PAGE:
EXHIBIT 2 Percentage Of Community Health Center (CHC) Directors Reporting Difficult Access To Specialty Medical Services, By Insurance Category, 2004 Percent of patients with difficult access

Private insurance

Medicaid

Uninsured

50 40 30 20 10 0 Diagnostic tests a

Medical specialists a

Specialized services b

Hospital admissions a

High-tech services a

SOURCE: All information was derived from the authors’ computations using survey response data. NOTES: “Difficult access” means that patients were “never” or “rarely” able to obtain access. a For private insurance compared with Medicaid, p < 0.05. For private insurance compared with uninsured and Medicaid compared with uninsured, p < 0.001. b For private insurance compared with uninsured and for Medicaid compared with uninsured, p < 0.001.

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EXHIBIT 3 Percentage Of Community Health Center (CHC) Directors Reporting Difficult Access To Specialty Mental Health Services, By Insurance Category, 2004 Percent of patients with difficult access

Private insurance

Medicaid

Uninsured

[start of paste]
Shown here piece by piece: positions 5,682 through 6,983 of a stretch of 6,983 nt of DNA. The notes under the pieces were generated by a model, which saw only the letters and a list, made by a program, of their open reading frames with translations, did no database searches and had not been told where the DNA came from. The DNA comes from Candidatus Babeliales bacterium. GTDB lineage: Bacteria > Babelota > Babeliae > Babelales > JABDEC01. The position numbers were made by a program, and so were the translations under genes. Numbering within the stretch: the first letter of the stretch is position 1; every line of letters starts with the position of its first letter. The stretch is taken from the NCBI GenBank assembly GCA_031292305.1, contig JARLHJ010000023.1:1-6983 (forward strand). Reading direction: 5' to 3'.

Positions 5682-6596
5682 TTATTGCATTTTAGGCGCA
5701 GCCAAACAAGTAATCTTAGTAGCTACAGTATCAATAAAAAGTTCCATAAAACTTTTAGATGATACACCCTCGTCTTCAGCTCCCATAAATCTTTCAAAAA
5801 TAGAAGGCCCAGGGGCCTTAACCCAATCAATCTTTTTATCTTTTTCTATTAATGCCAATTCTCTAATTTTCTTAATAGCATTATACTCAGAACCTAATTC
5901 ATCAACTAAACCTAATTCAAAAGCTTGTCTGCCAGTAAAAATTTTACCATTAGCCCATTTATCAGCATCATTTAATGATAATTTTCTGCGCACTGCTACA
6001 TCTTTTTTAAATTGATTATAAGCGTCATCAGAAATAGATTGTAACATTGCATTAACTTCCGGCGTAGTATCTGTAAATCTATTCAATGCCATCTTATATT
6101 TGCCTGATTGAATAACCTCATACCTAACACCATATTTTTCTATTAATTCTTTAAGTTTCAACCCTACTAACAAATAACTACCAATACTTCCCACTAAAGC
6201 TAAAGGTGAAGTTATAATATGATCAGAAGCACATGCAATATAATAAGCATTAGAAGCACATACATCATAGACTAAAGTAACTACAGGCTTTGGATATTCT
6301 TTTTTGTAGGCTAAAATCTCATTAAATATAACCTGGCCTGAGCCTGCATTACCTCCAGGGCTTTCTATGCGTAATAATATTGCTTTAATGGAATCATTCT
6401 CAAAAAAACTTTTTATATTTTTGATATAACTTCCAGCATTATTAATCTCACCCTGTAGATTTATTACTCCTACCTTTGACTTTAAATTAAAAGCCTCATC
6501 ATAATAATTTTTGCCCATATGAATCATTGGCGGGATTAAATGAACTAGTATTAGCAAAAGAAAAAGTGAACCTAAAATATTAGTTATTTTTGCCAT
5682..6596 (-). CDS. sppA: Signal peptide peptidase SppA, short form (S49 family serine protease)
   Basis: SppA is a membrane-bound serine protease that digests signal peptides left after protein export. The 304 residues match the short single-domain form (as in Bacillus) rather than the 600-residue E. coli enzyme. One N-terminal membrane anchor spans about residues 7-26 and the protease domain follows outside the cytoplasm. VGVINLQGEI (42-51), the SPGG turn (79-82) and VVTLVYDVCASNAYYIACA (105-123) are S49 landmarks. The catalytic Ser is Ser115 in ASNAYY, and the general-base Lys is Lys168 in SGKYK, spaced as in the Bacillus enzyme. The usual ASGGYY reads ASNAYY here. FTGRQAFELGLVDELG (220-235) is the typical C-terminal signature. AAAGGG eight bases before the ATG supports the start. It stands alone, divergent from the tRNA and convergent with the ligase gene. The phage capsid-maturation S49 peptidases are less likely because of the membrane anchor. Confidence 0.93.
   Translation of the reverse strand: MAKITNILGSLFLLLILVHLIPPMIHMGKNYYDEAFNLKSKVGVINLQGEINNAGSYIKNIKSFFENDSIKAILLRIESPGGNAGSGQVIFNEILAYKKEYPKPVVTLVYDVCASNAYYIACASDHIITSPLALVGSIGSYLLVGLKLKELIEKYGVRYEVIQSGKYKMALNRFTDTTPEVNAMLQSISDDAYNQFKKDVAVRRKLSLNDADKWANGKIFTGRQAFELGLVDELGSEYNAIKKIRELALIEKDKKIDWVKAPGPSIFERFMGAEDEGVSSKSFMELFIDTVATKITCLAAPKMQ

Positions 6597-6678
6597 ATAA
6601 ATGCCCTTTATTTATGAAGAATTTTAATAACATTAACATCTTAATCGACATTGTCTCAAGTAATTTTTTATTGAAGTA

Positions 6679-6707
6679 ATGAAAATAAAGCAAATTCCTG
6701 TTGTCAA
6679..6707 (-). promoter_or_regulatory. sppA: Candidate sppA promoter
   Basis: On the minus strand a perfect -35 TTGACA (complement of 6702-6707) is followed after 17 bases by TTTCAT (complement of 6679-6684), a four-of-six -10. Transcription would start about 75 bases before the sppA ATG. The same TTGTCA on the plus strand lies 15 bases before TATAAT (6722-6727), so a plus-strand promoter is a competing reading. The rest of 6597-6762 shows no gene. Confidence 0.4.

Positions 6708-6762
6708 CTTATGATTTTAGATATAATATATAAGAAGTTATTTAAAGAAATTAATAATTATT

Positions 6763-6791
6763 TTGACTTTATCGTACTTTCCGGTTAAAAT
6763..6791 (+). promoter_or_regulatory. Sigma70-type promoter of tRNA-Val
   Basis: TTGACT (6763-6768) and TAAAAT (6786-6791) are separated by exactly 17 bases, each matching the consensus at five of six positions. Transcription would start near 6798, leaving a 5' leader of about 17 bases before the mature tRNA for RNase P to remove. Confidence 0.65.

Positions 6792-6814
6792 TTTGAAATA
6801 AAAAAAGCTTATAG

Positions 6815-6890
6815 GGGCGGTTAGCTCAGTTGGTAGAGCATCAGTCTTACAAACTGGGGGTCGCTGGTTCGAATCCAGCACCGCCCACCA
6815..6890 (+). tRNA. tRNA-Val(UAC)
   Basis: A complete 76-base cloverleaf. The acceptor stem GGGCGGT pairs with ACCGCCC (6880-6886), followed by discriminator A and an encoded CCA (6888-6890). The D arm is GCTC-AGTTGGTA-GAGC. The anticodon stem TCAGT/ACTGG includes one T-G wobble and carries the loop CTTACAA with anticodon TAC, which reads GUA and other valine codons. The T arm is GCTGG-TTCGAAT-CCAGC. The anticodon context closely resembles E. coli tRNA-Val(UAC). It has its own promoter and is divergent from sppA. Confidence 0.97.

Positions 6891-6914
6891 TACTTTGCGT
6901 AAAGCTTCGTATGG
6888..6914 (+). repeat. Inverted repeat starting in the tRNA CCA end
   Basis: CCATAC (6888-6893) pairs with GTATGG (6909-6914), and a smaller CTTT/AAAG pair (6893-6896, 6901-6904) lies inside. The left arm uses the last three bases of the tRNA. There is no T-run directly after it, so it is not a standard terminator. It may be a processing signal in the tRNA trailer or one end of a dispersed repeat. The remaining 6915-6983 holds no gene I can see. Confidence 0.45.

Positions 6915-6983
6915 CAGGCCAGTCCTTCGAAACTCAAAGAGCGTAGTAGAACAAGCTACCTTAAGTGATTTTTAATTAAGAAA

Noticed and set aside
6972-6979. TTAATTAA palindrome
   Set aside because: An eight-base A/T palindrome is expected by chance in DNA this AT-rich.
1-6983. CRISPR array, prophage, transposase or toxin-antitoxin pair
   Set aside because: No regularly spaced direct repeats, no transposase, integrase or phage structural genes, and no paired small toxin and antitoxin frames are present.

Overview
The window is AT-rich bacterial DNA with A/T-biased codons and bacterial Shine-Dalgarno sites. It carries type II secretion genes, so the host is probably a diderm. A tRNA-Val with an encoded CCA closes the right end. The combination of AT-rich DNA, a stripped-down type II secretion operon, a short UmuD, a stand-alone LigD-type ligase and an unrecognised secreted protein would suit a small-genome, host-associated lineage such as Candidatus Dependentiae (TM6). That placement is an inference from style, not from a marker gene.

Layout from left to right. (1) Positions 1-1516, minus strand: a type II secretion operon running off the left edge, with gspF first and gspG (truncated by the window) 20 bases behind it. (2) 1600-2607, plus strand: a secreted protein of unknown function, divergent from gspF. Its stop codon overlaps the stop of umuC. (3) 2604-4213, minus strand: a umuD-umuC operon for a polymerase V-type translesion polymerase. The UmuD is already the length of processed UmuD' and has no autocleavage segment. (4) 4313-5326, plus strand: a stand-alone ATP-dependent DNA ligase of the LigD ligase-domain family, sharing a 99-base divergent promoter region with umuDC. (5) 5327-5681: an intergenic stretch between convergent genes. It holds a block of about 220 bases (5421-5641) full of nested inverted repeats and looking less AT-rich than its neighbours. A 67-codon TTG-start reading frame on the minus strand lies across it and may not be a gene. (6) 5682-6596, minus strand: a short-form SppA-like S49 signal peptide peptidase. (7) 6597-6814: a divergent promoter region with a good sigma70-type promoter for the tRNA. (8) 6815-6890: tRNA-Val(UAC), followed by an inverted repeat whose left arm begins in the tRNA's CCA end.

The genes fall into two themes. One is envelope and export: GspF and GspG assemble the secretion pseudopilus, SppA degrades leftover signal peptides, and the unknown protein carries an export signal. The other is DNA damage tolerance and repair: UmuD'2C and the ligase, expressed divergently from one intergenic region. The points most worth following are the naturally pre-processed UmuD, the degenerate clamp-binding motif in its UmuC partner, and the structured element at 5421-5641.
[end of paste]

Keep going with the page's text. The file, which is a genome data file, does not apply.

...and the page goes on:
50 40 30 20 10 0 Mental health a

Substance abuse a

SOURCE: All information was derived from the authors’ computations using survey response data. NOTE: “Difficult access” means that patients were “never” or “rarely” able to obtain access. a For private insurance compared with Medicaid, private insurance compared with uninsured, and Medicaid compared with uninsured, p < 0.001.

EXHIBIT 4 Adjusted Results Of Hierarchical Regression Model Predicting Difficult Access To Specialty Medical Services And Specialty Mental Health Services

CHC characteristic

Specialty medical services: odds ratio (95% CI)

Specialty mental health services: odds ratio (95% CI)

Insurance category Private/Medicare Medicaid Uninsured

1.00 2.83 (2.12, 3.77) 109.88 (82.54, 146.26)

1.00 7.61 (5.10, 11.35) 96.13 (62.04, 148.95)

Census region West Midwest Northeast Southeast

1.00 0.83 (0.38, 1.85) 0.47 (0.22, 1.01) 0.66 (0.31, 1.42)

1.00 0.38 (0.12, 1.16) 0.13 (0.04, 0.40) 0.43 (0.15, 1.27)

Total usersa

0.89 (0.72, 1.09)

1.27 (0.94, 1.71)

Local Rural Urban

1.00 0.68 (0.37, 1.24)

1.00 1.02 (0.43, 2.41)

Affiliation with medical school or hospital

0.37 (0.20, 0.67)

0.91 (0.38, 2.18)

Services on site Diagnostic lab Diagnostic tests Case management Mental health Substance abuse